Following on from the highly popular book, ‘Home: Why Public Housing is the Answer’, which was published in 2019, Sinn Féin TD and Spokesperson on Housing, Eoin Ó Broin, has written his second consecutive book on the topic. This is the latest book of intrigue and is available in most local bookshops.
Unlike his previous book, where he discussed why public housing is the answer to the current housing crisis that Ireland is facing, on this occasion Mr Ó Broin ‘reveals how decisions made by governments from the 1960s to the 1990s led to an alarmingly light-touch building control regime’.
‘When combined with the greed of Celtic Tiger-era property development, this allowed defective properties to be built and sold in huge numbers to unsuspecting victims’.
‘The results are clear. Families are living in fire-defective and structurally unsound apartments and houses across the state, and homes in Donegal, Mayo and elsewhere are literally crumbling apart as a result of mica and pyrite in defective building blocks’.
The book is divided into two different parts. The introductory chapter describes the experience of one particular family after they were the victims of houses in Priory Hall which did not have any ‘fire safety defects’.
Meanwhile, the first chapter described the experience of this family in Priory Hall, as well as a 35-year old man called Mark which lived in Belmayne. According to Eoin Ó Broin, ‘Belmayne epitomised the Celtic Tiger brash self-image of wealth and glamour’.
The second chapter delves into the relevant responses and discoveries of these defects by the families while the third chapter talks about the responses by the developers to these defects.
Following on from this, the fourth chapter discusses the struggles of the management companies and the complexities associated with the legal ownership of apartment developments. It also dealt with reform to these complexities. This is followed by a description of the failed response by the state to these defects in the fifth chapter.
Ó Broin reflects on the historical issues of dangerous buildings in the state, dating back to the tenements collapsing in 1913. It also reflects on the tragic night in February 1981 which is known as the Stardust fire and the lack of subsequent reform to address light-touch regulation.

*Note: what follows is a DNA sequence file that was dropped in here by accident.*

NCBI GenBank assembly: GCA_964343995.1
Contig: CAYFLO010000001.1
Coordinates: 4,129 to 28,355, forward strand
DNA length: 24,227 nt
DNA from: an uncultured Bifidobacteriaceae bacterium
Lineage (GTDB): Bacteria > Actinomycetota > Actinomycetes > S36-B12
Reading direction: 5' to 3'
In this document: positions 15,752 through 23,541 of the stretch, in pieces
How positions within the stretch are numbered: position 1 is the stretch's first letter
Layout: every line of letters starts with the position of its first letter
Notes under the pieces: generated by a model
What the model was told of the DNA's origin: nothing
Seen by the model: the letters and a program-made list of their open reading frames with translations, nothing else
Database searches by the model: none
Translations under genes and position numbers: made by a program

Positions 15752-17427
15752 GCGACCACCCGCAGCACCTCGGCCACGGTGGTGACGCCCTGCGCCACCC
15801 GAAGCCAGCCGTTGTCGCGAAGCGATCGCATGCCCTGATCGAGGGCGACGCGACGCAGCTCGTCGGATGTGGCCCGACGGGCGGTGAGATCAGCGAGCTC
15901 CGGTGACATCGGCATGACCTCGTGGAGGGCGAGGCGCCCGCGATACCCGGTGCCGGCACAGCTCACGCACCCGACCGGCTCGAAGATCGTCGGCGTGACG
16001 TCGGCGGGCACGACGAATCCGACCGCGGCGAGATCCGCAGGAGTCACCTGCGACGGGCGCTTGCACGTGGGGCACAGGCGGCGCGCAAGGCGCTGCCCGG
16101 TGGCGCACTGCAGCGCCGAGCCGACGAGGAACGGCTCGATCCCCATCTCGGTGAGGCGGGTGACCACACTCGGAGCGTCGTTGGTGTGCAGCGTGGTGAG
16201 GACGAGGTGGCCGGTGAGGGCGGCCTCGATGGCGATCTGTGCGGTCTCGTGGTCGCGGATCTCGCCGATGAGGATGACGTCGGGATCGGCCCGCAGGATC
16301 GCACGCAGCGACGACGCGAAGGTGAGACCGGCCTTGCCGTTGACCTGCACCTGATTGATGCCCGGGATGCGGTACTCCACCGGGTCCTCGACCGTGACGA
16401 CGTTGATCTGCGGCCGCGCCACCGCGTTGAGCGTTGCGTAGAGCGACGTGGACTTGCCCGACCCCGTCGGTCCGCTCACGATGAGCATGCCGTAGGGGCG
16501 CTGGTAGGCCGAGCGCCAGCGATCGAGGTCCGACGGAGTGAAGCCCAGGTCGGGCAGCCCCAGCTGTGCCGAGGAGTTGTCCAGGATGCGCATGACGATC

This is followed by discussion in the seventh chapter of the reform which took place from the 1990s which culminated in the Building Control Act of 1990. The eighth chapter delves into the issue of defects and describes housing developments in the Celtic Tiger era which allowed building defects to not be discovered due to the ‘self-certification regime put in place by the Fianna Fáil government in 1990’.
The ninth chapter talks about defects and the successes of the Construction Defects Alliance and how it was established while the tenth and final chapter makes the case for real reform to ensure regulation of building control.
This book is an essential read for one to grow an understanding of the lack of relation in terms of building control and the problems associated with self-certification that was put in place by Fianna Fáil in the 1990s. It is also an essential read which demonstrates the dramatic failures of the Celtic Tiger period and the need for real reform which addresses the deficiencies associated with building regulation in Ireland. While it is shorter in quantity compared to his previous book, ‘Home’, it certainly does not lack in quality.